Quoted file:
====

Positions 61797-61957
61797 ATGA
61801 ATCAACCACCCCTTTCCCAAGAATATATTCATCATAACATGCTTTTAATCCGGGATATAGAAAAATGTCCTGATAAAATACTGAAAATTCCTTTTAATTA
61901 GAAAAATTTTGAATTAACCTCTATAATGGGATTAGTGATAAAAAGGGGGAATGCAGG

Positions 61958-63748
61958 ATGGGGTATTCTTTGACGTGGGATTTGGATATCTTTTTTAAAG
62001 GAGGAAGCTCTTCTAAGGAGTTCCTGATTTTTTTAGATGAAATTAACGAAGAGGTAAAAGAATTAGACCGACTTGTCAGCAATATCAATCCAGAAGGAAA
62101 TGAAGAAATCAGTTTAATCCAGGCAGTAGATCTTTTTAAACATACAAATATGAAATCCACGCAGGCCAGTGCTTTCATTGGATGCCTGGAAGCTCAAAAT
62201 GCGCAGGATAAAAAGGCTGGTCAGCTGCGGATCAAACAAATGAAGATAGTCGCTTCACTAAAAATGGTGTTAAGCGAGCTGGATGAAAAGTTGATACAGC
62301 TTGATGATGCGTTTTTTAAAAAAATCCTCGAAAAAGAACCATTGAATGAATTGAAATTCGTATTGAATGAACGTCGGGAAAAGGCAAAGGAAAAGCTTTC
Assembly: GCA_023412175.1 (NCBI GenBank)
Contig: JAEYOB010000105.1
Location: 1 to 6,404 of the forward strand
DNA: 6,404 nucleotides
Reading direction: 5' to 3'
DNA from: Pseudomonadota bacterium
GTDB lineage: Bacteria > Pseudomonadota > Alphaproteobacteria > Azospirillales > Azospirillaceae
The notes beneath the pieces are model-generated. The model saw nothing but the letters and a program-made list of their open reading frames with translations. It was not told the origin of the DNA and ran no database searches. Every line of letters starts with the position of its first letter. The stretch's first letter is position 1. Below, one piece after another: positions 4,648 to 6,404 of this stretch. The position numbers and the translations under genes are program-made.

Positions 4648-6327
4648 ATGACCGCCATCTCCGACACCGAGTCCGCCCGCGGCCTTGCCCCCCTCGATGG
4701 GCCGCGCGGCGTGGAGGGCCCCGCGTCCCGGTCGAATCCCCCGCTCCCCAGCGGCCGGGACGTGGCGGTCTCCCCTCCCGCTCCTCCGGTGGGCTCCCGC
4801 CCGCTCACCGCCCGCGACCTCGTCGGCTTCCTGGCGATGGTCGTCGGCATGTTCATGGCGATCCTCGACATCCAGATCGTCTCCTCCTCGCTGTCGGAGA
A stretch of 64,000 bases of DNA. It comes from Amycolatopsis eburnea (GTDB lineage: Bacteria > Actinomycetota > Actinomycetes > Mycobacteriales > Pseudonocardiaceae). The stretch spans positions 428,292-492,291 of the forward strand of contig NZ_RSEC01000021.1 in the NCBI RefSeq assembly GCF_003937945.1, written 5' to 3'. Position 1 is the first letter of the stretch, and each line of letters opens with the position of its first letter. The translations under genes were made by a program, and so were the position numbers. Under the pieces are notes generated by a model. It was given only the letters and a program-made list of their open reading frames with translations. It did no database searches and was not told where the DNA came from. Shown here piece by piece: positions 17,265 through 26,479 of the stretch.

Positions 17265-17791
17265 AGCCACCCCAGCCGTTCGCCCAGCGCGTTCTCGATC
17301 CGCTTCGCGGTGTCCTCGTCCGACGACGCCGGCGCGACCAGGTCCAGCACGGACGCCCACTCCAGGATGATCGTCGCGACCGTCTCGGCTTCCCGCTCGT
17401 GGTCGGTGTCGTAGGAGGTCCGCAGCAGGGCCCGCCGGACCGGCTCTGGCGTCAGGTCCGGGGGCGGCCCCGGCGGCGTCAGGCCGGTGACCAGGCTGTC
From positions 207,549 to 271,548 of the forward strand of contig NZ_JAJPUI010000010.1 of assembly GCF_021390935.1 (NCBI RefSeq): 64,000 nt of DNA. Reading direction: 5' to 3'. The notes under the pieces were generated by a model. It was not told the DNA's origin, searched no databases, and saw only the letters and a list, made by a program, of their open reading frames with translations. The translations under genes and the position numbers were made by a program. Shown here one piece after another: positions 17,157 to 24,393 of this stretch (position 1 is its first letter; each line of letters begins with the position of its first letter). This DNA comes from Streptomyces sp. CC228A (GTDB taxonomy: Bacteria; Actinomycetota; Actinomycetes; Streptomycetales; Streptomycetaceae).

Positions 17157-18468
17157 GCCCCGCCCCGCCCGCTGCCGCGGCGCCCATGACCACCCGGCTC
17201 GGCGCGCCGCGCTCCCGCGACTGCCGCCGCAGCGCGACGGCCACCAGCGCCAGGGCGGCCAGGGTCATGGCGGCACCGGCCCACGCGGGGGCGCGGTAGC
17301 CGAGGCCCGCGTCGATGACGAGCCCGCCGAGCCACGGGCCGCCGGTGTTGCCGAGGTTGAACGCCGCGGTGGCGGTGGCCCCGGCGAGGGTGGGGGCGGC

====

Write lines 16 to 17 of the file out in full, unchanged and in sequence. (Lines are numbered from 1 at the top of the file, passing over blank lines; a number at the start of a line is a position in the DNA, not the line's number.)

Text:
DNA from: Pseudomonadota bacterium
GTDB lineage: Bacteria > Pseudomonadota > Alphaproteobacteria > Azospirillales > Azospirillaceae